The method of the present invention can be used to diagnose infectious disease caused by organisms in clinical samples. These organisms can be diagnosed by the detection of specific DNA characteristic of the causative organism. Such organisms include the following: bacteria, like Salmonella, Neisseria, Chlamydia, Shigella, and Streptomyces; viruses, like Herpes simplex virus-1 (HSV-1), herpes simplex virus-2 (HSV-2), and adenovirus, all double-stranded DNA viruses; parasites, like Plasmodium and Giardia; and mycoplasma, like Mycoplasma pneumonia, M. genitalium and Pneumocystis.
For any diagnostic assay, probe sequences are chosen to a known region of homology in the target DNA. Target DNA can be prepared from a number of different sources by standard techniques: for example, aqueous solutions, mammalian tissue, cultured cells, plant tissue, bacteria, yeast, blood and blood components (Ausubel et al.; Maniatis et al.; Sambrook et al.; Davis et al.; Fey; Strickler et al.; Kingston; Wachsmuth).
In general, the detection methods of the present invention can be applied to the detection of duplex DNA in any nucleic acid sample. Applications other than clinical diagnosis of infectious diseases include (i) screening cultured mammalian cells for the presence of contaminants, such as mycoplasma (Zlvin et al.), (ii) diagnosis of certain genetic diseases caused by specific deletions/mutations, insertions or rearrangements in mammalian DNA, such as α-thalassemia, β-thalassemia, or chronic myelocytic leukemia and (iii) hybridization probes to distinguish the presence or absence of a given target sequence in a duplex DNA molecule.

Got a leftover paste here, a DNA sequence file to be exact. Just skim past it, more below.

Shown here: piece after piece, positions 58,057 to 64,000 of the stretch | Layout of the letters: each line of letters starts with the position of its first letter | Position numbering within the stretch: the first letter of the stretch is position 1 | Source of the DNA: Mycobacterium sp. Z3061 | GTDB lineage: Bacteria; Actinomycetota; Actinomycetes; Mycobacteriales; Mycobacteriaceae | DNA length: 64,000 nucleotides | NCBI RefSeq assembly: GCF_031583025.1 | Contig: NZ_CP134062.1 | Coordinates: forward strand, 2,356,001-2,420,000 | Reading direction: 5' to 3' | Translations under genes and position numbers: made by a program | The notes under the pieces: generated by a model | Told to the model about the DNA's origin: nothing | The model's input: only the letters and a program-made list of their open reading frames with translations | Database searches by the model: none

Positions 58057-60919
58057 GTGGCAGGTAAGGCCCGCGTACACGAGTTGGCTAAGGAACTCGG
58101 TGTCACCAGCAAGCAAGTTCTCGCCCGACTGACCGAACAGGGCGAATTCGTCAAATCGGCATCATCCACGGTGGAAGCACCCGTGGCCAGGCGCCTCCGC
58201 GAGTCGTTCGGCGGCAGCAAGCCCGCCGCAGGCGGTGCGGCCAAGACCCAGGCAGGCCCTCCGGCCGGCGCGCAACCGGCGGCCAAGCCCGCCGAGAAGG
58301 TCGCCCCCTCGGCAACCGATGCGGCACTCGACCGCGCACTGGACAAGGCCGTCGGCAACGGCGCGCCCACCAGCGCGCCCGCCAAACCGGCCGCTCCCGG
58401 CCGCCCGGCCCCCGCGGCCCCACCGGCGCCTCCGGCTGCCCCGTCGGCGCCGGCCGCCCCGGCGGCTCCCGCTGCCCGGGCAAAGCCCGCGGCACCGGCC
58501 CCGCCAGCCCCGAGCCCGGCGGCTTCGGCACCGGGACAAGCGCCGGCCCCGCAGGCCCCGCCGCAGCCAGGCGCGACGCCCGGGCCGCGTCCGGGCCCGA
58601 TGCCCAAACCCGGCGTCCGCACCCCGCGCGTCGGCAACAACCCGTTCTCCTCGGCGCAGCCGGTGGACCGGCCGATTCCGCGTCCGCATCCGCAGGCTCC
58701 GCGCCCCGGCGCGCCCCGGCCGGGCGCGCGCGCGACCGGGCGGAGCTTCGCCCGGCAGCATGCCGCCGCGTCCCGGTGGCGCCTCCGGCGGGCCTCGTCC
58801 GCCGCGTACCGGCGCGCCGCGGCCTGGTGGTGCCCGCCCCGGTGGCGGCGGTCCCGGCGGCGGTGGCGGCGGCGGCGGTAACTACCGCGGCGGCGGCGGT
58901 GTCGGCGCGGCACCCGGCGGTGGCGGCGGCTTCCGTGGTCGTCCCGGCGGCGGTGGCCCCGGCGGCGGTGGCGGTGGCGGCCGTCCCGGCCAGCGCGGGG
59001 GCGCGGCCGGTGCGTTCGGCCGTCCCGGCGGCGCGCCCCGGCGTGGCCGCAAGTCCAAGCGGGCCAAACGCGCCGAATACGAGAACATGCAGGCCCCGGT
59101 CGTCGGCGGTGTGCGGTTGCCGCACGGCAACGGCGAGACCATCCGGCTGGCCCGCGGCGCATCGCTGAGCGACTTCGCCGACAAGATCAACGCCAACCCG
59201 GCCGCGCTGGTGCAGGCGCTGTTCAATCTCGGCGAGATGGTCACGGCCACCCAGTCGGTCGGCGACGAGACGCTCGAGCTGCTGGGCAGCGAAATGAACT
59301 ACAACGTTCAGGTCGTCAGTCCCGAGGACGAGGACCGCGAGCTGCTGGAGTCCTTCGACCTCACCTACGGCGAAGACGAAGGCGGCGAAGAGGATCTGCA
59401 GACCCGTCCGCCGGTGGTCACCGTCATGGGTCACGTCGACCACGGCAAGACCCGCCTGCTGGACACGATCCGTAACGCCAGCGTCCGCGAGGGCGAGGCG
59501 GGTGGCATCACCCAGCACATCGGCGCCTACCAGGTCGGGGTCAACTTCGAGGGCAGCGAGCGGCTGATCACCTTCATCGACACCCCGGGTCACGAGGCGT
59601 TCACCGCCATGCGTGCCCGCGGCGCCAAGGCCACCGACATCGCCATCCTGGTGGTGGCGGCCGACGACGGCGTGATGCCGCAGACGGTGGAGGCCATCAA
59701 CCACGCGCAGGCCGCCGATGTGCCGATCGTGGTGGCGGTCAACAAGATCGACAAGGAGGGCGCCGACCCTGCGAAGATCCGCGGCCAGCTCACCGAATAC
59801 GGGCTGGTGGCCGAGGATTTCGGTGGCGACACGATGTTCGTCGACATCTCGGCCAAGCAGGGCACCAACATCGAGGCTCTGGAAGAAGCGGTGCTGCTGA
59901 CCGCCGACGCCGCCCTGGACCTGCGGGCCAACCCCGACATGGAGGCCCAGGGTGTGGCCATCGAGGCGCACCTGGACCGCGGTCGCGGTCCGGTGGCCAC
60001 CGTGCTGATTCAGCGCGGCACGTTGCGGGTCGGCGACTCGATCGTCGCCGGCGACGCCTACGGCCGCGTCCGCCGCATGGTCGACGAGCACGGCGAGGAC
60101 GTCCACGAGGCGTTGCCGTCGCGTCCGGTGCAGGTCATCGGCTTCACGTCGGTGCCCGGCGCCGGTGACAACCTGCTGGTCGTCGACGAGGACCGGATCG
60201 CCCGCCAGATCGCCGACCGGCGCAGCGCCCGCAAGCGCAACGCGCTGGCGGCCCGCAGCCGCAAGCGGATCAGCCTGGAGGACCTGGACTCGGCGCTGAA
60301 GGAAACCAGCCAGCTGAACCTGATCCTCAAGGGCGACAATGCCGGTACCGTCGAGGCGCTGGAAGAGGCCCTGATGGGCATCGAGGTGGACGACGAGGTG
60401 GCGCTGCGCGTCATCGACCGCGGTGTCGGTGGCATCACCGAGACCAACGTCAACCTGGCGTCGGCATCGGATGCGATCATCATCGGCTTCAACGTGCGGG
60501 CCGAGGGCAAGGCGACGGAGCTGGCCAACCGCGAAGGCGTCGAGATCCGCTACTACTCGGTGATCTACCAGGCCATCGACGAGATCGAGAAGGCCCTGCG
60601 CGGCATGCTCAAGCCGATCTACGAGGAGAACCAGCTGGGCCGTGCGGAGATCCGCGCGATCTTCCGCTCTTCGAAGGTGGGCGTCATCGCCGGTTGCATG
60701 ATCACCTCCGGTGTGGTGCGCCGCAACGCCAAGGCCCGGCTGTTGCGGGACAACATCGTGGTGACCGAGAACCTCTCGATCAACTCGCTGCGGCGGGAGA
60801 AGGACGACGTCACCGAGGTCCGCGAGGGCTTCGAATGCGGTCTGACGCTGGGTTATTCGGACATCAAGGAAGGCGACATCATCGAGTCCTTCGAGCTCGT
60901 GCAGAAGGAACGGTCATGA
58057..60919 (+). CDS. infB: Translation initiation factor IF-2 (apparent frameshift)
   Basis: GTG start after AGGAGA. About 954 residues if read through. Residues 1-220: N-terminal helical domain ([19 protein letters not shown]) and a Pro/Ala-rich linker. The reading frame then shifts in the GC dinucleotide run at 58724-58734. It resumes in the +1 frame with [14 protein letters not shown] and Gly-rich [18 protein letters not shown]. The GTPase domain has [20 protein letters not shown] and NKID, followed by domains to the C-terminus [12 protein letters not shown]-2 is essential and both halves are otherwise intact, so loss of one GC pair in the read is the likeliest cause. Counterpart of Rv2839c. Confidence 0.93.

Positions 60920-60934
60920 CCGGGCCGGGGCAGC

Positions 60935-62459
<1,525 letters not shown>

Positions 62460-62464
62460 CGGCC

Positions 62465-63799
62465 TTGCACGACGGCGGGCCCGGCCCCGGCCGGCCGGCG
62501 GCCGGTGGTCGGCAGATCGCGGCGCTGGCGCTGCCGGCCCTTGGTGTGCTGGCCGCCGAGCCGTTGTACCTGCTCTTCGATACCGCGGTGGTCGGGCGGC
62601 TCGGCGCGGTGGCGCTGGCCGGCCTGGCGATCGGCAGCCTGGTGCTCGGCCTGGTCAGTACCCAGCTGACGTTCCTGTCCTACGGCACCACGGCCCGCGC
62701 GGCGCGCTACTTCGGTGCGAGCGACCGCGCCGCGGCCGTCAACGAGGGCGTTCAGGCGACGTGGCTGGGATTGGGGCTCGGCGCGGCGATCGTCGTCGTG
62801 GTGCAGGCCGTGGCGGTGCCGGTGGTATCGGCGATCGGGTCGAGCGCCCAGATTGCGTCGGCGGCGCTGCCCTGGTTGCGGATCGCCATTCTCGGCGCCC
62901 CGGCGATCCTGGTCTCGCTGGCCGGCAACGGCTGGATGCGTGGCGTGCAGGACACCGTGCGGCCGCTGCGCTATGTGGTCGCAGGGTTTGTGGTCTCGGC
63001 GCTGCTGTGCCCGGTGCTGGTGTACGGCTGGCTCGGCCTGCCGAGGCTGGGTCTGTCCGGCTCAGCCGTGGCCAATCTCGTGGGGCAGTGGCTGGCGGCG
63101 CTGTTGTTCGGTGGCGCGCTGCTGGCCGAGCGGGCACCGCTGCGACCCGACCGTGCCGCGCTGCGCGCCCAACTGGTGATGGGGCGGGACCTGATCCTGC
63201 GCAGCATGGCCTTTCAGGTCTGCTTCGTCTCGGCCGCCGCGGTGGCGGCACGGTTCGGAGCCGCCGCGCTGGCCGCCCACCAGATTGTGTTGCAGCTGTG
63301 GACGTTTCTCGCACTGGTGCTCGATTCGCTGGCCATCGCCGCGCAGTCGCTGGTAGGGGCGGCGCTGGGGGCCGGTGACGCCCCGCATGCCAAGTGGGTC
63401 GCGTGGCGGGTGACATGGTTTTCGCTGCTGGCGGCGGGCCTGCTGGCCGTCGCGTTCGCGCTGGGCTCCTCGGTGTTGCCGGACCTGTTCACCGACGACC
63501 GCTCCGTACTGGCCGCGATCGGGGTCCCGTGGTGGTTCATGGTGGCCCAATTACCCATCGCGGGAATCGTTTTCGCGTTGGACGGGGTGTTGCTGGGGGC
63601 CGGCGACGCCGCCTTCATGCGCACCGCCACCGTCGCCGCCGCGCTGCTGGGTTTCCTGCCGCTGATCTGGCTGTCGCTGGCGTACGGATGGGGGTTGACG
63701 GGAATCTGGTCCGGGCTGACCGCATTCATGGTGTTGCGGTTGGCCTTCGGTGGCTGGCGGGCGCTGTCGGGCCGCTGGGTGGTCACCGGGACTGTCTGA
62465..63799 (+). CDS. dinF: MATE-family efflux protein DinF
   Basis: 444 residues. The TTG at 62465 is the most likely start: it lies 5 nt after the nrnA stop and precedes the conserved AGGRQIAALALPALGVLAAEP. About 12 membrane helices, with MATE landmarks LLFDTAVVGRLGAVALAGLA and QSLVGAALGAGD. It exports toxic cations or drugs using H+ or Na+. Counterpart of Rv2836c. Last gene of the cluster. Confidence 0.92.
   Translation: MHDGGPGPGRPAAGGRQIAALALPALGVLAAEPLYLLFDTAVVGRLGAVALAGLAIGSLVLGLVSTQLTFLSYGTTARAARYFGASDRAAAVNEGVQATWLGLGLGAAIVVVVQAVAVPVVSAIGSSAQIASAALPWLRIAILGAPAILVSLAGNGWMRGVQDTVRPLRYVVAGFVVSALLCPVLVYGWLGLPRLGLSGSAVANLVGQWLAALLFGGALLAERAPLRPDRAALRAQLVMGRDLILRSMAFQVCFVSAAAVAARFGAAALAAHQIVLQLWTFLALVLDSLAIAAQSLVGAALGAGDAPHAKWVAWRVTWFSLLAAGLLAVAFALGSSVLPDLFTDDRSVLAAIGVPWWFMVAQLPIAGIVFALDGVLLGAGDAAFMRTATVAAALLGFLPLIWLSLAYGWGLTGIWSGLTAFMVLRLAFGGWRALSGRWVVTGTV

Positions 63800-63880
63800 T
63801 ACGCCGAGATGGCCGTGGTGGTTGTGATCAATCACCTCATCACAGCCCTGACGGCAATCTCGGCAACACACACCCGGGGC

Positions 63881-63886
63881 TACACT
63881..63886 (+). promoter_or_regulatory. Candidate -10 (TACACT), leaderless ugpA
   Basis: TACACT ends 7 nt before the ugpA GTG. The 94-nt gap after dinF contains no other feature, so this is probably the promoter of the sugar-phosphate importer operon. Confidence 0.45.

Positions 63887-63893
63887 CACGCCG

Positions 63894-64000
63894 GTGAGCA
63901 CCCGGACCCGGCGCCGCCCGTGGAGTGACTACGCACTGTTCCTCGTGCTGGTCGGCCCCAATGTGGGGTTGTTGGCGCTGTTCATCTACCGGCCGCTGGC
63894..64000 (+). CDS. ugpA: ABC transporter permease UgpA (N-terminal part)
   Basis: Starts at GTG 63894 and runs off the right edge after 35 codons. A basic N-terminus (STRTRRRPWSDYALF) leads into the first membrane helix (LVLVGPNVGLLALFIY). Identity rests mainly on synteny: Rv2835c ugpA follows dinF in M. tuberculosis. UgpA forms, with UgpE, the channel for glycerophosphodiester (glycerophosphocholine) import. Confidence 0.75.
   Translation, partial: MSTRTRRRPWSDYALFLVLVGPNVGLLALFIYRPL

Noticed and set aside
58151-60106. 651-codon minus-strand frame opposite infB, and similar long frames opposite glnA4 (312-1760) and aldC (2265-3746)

FIG. 10 illustrates several embodiments of the use of one double D-loop structure for the isolation and identification of corresponding sequences in duplex DNA targets. One probe can be labeled with a capture moiety (e.g., as was done with biotin in Example 7). The other probe is then labeled with a detection moiety, such as a radioactive label, biotin, or digoxigenin or other modified bases. The probes are coated and hybridized to the nucleic acid sample that is being tested for the presence of the target sequence. The hybridization reactions can be deproteinized or used directly.
The probe labeled with the capture moiety is trapped. This trapping can be accomplished by, for example, labeling the probe with a biotin moiety and exposing the reaction mixture to streptavidin that has been attached to a solid support. Alternatively, the capture moiety can be digoxigenin and the trapping can be accomplished using an anti-digoxigenin antibody attached to a solid support. Additional groups can be conveniently attached to the ends of DNA molecules as follows. The oligonucleotide probe is combined with digoxigenin-11-dUTP (an analog of dTTP, 2'-deoxy-uridine-5'-triphosphate, coupled to digoxigenin via an 11-atom spacer arm, Boehringer Mannheim, Indianapolis, Ind.) and terminal deoxynucleotidyl transferase (GIBCO BRL, Gaithersburg, Md.). The number of dig-11-dUTP moieties incorporated using this method appeared to be less than 5 (probably only 1 or 2). Alternatively, dig-11-dUTP moieties can be incorporated into the oligonucleotide sequence of a probe as with biotin.